Seeking the Voice of Experience: The Complexities of Researching Women’s Accounts of Their (Ex-) Partner’s Engagement with Living Free from Violence Programmes
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Previous research into the effectiveness and impact of domestic violence programmes has often focused on recidivism and re-offence data or self-report measures. Such research is constrained by a reliance on incidences of violence being officially reported and by legal definitions of intimate violence, limiting our understandings of women’s lived experiences of safety. Missing voice research is problematic because of the tensions between research processes and the prioritisation of maintaining women’s safety. To be able to engage in the process of researching women’s experiences of their (ex) partners’ engagement with men’s Living Free from Violence programmes requires an understanding of the complexities of developing relationships and processes that privilege and protect women’s safety throughout the research journey, and necessitates an understanding of the barriers to participation. This involves a collaborative and supportive working partnership to be formed and developed between the researcher and the community, one that at all times maintains the awareness that women’s safety must be the focus of research, both in outcome and process. This paper discusses the complexities involved in our attempts to understand how women experience issues of change and safety as a result of their partner’s involvement in a local Living Free from Violence programme.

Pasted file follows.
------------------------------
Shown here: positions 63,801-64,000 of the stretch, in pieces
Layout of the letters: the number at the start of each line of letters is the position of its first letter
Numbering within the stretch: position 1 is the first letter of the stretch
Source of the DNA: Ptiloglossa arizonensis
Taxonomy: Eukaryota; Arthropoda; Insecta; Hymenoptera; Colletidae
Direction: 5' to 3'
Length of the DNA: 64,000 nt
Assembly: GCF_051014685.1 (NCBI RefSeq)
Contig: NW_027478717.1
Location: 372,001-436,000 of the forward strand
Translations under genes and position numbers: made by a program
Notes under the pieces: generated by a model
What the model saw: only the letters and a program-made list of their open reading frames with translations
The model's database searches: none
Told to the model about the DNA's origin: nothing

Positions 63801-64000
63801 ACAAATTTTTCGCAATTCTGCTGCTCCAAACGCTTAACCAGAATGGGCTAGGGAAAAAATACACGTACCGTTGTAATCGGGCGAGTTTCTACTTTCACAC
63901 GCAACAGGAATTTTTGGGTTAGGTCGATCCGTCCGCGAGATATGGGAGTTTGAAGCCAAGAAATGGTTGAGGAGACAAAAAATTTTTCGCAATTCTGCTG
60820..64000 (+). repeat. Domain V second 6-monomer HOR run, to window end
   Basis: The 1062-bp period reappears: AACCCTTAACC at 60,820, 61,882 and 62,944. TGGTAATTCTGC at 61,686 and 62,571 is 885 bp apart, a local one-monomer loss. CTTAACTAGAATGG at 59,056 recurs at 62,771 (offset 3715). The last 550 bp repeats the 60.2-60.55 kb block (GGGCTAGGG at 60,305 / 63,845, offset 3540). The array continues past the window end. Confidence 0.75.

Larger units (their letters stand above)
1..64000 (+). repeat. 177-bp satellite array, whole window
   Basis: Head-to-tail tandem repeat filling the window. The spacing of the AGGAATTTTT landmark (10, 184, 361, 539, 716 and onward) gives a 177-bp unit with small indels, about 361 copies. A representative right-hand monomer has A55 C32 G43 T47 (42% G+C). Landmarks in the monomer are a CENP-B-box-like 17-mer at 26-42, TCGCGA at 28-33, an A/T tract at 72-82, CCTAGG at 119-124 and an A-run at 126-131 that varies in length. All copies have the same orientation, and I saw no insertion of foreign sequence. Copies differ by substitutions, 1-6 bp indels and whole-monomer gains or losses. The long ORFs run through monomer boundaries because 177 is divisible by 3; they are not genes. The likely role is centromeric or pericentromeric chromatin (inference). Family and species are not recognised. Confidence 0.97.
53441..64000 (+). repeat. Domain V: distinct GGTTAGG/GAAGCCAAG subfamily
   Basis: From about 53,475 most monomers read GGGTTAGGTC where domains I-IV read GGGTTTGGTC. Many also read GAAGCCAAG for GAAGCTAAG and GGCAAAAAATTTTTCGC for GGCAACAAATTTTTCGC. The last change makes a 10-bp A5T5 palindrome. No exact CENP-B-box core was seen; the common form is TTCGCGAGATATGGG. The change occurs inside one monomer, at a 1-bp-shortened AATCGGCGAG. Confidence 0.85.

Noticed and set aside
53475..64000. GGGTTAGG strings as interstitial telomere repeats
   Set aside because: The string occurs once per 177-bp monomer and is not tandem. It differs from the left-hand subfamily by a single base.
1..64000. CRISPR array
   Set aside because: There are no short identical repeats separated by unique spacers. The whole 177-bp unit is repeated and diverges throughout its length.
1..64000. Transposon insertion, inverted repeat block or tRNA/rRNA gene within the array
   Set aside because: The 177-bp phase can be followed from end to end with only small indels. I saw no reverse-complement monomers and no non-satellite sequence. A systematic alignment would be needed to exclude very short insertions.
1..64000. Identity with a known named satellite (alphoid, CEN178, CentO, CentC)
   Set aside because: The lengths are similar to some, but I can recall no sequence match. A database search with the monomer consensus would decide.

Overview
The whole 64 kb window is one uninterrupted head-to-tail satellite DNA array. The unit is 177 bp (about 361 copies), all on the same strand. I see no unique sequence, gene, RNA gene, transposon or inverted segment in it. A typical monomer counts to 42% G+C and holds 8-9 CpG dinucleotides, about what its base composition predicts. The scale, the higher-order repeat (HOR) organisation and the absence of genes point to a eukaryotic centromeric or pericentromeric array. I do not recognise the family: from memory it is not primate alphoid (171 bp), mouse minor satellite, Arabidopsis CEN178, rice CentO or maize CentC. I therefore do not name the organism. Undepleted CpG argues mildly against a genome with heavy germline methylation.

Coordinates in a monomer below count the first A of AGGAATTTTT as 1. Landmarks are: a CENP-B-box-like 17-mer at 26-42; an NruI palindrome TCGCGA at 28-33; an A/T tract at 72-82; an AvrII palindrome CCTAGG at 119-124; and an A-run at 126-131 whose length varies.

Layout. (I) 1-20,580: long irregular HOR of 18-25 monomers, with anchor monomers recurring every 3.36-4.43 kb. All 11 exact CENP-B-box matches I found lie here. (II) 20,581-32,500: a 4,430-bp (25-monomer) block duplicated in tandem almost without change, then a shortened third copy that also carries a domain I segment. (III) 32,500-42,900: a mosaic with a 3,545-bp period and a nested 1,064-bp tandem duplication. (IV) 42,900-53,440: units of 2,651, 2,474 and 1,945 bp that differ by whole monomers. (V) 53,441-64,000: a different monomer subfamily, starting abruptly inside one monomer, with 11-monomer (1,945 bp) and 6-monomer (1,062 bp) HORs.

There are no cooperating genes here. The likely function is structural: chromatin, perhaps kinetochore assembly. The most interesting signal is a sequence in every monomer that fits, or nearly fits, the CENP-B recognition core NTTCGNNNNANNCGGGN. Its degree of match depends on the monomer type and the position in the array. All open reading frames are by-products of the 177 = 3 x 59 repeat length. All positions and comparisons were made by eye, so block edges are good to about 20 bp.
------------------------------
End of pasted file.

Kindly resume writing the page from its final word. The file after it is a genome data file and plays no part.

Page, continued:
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Intimate partner violence, Community collaboration, Safety, Living Free from Violence programmes